Homeowners who want to relocate or move to larger or smaller quarters should determine whether it's in their best interest to sell their current residence. In making this decision, homeowners should consider the impact their decision will have on their tax bill and personal financial situation.
Selling a principal residence is an option for homeowners who need the equity in their current home for a down payment on a new one. Homeowners who realize profits on the sale of their primary residence may qualify for a special tax break that can help to put their next home within financial reach: The tax law creates 100% tax-free home sale profits for qualifying taxpayers who sell their homes.
This exclusion replaces the previous deferral-of-gain rule that required taxpayers to purchase a replacement home within certain time and price limits. It also replaces the once-in-a-lifetime exclusion of up to $125,000 of gain in a home sale for qualifying taxpayers age 55 and older.
The exclusion for home-sale profits.
Under the current rules, a seller of any age, who has owned and used the home as a principal residence for at least two of the five years preceding the sale, may exclude from taxation up to $250,000 of profit, if single, and up to $500,000, if married filing jointly. Generally, the exclusion may be used only once every two years.
The law provides that married individuals may exclude up to $500,000 of profits if:
either spouse owned the home for at least two of the five years before the sale,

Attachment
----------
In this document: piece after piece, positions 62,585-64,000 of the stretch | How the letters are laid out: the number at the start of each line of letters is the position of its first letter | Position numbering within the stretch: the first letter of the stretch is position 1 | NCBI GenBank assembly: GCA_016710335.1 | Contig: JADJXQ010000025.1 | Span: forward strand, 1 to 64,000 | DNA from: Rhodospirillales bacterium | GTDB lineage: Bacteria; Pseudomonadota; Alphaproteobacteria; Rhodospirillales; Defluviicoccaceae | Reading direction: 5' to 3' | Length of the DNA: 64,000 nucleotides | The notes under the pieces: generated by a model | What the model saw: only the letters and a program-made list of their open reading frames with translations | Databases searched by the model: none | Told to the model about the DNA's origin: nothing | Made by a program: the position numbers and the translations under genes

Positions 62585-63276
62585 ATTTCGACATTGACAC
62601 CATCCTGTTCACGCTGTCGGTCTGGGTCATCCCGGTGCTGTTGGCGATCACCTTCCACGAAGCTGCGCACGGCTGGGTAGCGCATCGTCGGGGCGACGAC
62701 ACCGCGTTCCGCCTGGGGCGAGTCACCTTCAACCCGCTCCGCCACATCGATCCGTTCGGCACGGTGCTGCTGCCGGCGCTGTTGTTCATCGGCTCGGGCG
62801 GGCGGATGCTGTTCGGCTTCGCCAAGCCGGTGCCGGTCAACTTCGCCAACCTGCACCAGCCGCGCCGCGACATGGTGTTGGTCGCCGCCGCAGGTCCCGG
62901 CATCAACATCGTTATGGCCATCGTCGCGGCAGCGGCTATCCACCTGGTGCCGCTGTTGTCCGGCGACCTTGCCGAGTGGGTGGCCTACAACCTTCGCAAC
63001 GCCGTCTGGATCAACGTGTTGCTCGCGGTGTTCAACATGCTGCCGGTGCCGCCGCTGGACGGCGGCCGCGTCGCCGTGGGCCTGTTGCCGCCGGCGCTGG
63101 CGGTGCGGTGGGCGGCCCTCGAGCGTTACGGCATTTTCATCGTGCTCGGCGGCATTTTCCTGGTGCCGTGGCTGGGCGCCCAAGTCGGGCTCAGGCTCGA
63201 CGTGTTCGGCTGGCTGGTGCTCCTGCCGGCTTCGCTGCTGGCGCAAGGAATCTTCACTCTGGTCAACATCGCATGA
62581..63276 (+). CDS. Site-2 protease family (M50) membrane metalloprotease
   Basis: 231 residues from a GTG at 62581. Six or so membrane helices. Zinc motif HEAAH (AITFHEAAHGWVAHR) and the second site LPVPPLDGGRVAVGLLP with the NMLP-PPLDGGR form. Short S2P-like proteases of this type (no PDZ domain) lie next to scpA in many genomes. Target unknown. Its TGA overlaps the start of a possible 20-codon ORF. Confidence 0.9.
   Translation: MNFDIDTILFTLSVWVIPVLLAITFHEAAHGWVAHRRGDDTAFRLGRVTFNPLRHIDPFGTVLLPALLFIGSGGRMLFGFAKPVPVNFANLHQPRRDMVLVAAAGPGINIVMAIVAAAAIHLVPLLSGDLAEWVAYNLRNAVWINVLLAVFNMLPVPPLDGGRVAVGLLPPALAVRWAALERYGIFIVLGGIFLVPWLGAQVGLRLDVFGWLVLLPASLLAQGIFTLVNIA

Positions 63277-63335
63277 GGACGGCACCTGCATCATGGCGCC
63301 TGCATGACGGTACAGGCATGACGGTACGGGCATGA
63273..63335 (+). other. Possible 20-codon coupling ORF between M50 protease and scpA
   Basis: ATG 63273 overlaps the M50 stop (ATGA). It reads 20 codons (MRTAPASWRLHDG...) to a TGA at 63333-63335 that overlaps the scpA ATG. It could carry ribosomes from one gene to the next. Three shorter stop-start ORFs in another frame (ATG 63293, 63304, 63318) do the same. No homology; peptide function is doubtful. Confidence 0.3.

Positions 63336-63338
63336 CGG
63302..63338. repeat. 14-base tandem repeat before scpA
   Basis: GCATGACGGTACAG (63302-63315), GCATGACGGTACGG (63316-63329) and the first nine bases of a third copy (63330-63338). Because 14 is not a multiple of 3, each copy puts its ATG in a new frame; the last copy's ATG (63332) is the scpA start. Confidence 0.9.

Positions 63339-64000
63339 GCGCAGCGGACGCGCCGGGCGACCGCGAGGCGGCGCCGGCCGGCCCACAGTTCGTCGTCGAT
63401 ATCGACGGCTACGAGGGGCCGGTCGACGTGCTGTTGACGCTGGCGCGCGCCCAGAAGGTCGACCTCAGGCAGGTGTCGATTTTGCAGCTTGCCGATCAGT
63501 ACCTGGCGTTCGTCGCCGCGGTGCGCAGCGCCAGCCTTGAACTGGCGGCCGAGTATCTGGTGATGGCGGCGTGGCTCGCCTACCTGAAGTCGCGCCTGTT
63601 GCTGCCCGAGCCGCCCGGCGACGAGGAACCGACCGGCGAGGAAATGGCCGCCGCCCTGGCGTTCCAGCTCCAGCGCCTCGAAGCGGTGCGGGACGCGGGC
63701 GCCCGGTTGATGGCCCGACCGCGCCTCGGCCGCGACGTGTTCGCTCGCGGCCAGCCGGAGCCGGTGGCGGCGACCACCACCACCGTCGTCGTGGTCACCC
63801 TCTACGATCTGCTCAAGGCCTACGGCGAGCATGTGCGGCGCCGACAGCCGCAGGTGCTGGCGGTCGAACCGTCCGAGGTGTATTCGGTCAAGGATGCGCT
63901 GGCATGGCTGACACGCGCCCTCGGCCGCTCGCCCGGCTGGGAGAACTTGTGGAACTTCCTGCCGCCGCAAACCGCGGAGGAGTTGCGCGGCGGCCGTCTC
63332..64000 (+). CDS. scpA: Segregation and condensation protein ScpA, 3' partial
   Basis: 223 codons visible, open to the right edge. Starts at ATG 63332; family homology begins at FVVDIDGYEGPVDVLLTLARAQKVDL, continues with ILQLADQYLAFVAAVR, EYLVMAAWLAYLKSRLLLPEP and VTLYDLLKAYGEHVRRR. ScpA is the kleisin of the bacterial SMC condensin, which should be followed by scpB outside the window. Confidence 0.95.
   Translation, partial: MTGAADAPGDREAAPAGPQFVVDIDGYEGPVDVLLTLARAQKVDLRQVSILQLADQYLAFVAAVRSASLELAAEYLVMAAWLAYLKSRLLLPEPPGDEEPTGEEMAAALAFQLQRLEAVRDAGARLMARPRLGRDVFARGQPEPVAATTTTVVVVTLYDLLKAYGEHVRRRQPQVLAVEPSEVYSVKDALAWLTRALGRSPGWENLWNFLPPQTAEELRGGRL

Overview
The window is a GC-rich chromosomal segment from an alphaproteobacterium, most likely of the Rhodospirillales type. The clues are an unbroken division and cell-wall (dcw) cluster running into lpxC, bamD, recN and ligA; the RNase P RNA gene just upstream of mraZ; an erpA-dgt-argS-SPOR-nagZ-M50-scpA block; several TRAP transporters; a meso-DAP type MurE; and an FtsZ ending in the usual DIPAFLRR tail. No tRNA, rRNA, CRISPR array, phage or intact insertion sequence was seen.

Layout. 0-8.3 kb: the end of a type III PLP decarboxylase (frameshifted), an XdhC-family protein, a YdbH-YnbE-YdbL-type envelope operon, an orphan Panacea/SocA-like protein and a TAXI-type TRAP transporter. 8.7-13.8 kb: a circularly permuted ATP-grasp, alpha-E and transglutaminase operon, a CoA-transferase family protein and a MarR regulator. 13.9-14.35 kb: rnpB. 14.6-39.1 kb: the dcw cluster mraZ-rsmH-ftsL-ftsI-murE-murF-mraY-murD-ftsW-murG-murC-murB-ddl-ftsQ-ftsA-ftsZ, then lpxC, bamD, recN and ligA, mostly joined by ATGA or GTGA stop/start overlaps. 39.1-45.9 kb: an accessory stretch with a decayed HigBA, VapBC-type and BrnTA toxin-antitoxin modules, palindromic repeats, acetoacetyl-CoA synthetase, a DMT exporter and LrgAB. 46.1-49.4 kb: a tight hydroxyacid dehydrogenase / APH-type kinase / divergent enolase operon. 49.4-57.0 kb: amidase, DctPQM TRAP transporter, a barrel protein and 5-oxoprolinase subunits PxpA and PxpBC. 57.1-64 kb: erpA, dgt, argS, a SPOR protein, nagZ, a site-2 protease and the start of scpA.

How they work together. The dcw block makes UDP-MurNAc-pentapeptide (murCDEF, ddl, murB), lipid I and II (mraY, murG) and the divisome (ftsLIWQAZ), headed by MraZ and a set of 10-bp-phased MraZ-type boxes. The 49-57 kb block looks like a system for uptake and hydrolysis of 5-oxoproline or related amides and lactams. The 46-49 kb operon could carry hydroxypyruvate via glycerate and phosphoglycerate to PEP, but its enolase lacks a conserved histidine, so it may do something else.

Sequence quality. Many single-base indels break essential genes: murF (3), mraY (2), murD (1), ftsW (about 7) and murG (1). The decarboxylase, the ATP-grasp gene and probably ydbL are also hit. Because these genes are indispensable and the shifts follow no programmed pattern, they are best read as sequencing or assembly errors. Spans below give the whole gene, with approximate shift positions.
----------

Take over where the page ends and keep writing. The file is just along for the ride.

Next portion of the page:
both spouses used the home as a principal residence for at least two of the five years before the sale, and
neither spouse is ineligible for the exclusion because of the once-every-two-year limit. If one spouse cannot use the exclusion because of the once-every-two-year rule, the other spouse may still claim the exclusion if he or she qualifies. However, the exclusion then cannot exceed $250,000.
Renting a home.
A homeowner who puts his or here former principal residence on the market and then encounters difficulty in selling it, may be able to rent the residence for a temporary period and still defer gain on the sale. Planning can allow gain on the sale of a rental or vacation home to meet the requirements for the home sale exclusion. You can convert the property to your personal residence prior to the sale. If you meet the two-year ownership and occupancy requirement, some or all of the gain on the sale may qualify for the exclusion.
If you have picked out a new home but cannot or do not want to sell the old home just now, consider renting the old home. You can rent the old home for up to three years, and still qualify for the gain exclusion. The rental for three years, will mean that you used the house as a principal personal residence two of the past five years and any gain at the sale will be excludable (except for depreciation taken after May 6, 1997.) The rental period may allow you to get a better price in a slow seller's market, take advantage of an escalating real estate market, or change your mind and move back to the old house. For example, Sharon is moving from California to Oregon. The California real estate market is hot and she decides to rent out her old personal residence for a few years. The rental period allows her a chance to make some money from appreciation on the California house and still exclude gain at the subsequent sale because she will have lived in the California house two of the five years if she rents for less than three years. If she doesn't like Oregon, she still owns the California house and can return to it.